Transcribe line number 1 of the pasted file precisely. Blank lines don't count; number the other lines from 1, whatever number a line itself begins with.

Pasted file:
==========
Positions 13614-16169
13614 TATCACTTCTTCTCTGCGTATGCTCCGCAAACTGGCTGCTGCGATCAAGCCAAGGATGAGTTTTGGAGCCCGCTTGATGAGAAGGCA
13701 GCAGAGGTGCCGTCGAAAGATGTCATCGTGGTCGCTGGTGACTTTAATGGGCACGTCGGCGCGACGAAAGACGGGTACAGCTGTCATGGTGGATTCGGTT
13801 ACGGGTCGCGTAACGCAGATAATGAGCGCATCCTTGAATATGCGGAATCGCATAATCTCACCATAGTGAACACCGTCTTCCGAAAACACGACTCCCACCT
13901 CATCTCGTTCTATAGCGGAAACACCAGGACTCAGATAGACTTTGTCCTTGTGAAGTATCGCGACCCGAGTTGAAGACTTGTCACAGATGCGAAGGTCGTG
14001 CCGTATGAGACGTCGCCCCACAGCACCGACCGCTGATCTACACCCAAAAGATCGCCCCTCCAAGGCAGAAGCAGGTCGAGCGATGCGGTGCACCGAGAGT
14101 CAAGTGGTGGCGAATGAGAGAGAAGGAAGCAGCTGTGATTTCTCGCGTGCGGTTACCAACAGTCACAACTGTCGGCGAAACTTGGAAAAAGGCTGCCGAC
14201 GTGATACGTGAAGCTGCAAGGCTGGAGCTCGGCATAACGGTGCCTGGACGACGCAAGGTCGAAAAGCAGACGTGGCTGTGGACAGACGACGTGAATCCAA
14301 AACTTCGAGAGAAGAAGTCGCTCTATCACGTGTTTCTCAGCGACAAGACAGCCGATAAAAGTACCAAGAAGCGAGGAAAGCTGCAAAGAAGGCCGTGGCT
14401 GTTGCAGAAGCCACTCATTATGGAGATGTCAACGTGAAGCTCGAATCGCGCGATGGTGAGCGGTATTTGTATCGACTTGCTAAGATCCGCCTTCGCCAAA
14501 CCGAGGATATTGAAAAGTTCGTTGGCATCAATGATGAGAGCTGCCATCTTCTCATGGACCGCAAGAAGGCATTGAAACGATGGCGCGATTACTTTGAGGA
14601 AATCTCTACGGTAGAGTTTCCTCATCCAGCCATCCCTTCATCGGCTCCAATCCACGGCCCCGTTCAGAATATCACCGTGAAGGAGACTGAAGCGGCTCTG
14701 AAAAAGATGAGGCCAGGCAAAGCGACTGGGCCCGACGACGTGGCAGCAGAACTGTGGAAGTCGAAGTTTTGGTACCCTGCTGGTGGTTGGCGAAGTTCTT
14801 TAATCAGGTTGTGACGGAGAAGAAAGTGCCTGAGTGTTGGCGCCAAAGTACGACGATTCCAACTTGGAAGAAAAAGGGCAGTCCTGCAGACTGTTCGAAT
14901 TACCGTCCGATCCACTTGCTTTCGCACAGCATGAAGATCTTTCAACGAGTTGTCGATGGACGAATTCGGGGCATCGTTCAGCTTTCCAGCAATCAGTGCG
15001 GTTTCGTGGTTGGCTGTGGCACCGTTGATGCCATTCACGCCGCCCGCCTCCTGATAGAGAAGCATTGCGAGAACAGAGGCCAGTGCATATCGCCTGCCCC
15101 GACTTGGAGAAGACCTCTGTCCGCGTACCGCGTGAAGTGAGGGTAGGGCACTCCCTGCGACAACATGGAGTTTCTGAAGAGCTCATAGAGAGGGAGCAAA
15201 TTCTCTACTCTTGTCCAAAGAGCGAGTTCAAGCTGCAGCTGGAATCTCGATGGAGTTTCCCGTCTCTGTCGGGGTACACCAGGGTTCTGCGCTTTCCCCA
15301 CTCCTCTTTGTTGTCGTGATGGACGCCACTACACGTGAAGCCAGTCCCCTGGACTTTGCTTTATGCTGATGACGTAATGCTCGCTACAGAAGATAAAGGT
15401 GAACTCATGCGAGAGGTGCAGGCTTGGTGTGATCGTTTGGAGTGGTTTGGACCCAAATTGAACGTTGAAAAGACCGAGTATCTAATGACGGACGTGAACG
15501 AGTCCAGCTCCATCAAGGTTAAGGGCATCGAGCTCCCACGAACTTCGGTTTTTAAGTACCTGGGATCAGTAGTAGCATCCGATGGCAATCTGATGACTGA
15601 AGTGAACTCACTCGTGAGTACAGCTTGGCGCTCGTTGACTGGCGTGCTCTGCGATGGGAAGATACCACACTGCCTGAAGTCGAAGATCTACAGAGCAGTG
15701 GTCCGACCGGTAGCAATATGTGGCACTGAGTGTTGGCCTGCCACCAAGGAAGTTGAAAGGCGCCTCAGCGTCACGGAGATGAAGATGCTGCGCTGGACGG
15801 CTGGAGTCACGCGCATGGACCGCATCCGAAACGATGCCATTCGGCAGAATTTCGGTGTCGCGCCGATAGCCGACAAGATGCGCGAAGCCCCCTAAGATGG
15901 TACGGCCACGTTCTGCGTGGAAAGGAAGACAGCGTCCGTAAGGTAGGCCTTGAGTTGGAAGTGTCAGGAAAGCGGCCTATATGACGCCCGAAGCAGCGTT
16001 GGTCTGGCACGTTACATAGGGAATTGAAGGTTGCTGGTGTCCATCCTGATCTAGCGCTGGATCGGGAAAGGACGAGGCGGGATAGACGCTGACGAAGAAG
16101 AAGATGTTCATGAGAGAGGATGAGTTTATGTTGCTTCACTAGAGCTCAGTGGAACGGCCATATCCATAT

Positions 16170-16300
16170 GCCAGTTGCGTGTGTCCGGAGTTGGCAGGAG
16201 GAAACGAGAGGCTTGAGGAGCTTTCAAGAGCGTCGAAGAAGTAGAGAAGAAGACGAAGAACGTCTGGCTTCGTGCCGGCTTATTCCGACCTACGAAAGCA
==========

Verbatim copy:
Positions 13614-16169